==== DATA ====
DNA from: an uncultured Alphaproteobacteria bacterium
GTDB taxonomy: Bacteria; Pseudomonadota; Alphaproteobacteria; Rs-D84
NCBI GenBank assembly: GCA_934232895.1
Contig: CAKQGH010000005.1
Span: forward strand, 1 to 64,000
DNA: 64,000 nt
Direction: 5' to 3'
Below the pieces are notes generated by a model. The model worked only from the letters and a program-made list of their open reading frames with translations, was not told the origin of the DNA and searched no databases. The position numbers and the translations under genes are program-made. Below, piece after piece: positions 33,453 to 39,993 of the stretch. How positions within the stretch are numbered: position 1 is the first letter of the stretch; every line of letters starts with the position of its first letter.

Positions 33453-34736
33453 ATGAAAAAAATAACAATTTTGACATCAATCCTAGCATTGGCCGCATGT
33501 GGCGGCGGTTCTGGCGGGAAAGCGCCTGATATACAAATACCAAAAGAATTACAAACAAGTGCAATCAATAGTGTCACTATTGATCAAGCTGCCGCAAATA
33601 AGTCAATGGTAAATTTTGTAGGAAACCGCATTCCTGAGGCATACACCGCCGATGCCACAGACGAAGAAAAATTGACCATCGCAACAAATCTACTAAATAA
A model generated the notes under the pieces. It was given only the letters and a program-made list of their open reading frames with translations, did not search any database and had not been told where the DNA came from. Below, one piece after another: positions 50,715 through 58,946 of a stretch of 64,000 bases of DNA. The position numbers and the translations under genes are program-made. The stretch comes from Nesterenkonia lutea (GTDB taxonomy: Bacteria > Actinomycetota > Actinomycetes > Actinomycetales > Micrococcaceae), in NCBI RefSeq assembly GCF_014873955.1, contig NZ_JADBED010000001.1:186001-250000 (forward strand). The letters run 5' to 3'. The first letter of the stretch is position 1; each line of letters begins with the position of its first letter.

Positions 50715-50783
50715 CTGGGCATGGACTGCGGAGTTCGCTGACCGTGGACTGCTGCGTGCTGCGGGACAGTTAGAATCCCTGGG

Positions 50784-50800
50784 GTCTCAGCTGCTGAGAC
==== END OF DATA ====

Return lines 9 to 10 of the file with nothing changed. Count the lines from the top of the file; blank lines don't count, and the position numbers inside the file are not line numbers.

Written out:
Positions 33453-34736
33453 ATGAAAAAAATAACAATTTTGACATCAATCCTAGCATTGGCCGCATGT